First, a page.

I hate to rain on anyone's parade, but this is not a good idea.
Why is our democracy at risk? Is it just because those DRE machines don't leave a paper trail? Or is it that the Bush Republicans detest democracy, since they cannot wield power without subverting the electoral system? The fact is that they're pushing an agenda that could never win majority support in the United States--from liberals or conservatives. They've therefore had no choice but to commit election fraud, repeatedly and on a mammoth scale, deploying every trick and tactic in the book, and then some.
As I point out in Fooled Again, the Bush Republicans used paperless machines to cut the Democratic vote, not only in Ohio but from coast to coast--but they also cut the vote in states and counties that did not use paperless machines; and in those places that did use them, the Busheviks also relied on many other means of disenfranchising the majority.
The problem, then, is civic, not just technical, concerning the fanatical persistence of a full-scale movement deeply hostile to the letter and the spirit of our Constitution.
Now, we must ask ourselves: Would that movement be frustrated, its agenda thwarted, by the use of paper trails? Evidently not--since members of that very movement also back the Holt bill with enthusiasm. As the Salon piece points out, Mary Jo Kiffmeyer, Minnesota's Secretary of State, has now testified in favor of the bill. It is more than relevant to note that Kiffmeyer is a stalwart Bushevik and theocratic maniac, who has publicly deplored the separation of church and state, and who did everything she could to slash the Democratic vote in Minnesota in the last election. (That appalling story is in Fooled Again, pp. 138-39.) Her record is so dismal that she's now in trouble, facing a strong challenge by Mark Ritchie, who knows full well what she has done to the electoral system in his state and means to change the situation. That such an operative as she--and David Cole, and John Groh of ES&S, and other Bushist agents--would support this measure tells us all we need to know about its usefulness.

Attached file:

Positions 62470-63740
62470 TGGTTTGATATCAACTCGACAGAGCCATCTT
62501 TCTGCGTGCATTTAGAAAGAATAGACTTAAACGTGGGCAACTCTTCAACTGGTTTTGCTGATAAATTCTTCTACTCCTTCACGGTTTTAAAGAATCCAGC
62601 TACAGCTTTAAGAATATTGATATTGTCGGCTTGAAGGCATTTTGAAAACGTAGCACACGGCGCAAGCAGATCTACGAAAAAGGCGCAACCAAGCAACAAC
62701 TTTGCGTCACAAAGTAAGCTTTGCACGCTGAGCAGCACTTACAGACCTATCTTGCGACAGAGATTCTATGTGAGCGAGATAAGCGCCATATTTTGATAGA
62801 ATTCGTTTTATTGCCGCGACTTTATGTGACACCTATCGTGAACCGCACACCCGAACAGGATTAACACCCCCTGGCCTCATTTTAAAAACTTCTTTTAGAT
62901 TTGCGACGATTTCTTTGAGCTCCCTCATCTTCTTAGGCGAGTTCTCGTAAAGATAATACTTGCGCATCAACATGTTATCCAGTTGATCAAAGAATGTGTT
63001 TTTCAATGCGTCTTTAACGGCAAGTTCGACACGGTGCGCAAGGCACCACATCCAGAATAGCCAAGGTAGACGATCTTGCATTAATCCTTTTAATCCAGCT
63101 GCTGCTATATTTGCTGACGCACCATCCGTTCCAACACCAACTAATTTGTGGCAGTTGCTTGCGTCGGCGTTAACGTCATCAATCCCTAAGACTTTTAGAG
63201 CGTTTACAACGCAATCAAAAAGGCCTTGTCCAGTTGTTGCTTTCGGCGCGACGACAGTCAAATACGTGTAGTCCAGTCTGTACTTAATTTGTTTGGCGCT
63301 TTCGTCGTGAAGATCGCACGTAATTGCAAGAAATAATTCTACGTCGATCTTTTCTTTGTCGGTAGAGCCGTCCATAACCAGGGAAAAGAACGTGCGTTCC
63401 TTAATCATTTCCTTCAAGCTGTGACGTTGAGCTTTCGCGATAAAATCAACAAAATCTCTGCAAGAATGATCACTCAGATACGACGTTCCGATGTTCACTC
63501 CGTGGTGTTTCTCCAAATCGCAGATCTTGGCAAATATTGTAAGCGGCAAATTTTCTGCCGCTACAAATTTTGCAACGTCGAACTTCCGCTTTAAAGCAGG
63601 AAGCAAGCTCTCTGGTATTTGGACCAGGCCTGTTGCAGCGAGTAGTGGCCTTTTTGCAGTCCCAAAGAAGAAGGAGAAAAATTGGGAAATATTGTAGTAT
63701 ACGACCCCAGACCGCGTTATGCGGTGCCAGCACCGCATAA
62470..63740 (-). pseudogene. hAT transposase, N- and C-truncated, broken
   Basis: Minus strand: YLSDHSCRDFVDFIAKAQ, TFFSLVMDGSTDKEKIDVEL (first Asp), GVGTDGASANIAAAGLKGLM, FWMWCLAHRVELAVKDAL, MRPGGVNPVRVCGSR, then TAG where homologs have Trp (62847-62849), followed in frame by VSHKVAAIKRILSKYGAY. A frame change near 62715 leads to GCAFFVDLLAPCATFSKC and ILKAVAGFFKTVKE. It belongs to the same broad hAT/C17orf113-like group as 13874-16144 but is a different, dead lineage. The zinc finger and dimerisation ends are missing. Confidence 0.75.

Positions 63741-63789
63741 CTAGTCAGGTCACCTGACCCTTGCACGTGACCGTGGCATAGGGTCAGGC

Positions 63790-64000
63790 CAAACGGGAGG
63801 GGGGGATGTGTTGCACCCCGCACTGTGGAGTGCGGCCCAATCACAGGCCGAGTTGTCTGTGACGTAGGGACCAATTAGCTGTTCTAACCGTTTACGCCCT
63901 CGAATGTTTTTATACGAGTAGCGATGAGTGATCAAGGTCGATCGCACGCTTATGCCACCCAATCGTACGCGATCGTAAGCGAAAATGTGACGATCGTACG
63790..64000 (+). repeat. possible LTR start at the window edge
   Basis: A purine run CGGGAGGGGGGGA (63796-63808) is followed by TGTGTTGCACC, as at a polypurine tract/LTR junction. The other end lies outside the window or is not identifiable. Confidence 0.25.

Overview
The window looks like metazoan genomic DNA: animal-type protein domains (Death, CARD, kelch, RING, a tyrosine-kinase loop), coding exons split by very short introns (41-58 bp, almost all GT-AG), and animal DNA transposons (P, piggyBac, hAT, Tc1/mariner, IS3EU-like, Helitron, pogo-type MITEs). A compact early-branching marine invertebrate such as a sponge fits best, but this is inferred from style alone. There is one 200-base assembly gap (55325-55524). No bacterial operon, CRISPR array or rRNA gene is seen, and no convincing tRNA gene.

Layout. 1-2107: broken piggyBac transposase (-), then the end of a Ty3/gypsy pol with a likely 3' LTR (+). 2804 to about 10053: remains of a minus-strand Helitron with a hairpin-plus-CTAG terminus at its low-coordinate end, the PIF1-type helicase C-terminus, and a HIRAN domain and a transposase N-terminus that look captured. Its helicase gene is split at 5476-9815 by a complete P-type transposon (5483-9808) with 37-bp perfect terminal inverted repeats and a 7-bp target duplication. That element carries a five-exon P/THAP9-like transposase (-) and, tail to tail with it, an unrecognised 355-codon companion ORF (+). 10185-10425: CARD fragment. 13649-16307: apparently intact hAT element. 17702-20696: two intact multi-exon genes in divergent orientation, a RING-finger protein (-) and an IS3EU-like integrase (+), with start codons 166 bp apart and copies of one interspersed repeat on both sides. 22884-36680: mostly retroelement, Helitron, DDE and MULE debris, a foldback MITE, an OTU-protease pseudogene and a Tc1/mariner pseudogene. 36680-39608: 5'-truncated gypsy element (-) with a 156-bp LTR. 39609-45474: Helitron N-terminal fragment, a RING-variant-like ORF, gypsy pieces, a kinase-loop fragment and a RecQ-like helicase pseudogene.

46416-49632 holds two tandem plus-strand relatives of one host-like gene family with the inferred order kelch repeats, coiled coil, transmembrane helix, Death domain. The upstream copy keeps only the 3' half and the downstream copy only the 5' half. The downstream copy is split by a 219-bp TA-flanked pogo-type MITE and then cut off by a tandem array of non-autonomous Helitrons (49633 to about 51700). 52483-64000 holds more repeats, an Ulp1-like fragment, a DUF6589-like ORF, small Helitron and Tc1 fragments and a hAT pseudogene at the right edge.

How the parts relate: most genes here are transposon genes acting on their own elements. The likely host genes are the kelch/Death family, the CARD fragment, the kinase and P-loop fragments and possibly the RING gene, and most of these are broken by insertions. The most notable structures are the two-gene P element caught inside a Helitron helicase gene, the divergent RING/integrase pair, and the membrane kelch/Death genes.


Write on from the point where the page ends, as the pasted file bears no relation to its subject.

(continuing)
And so it is with the far-right crusade against American democracy. We must oppose that drive in every way we can--and that means not allowing its own managers to cast themselves as champions of electoral "reform."
Taking the paper trail to Washington: The dangers of electronic voting machines got tallied Wednesday on Capitol Hill. By Michael Scherer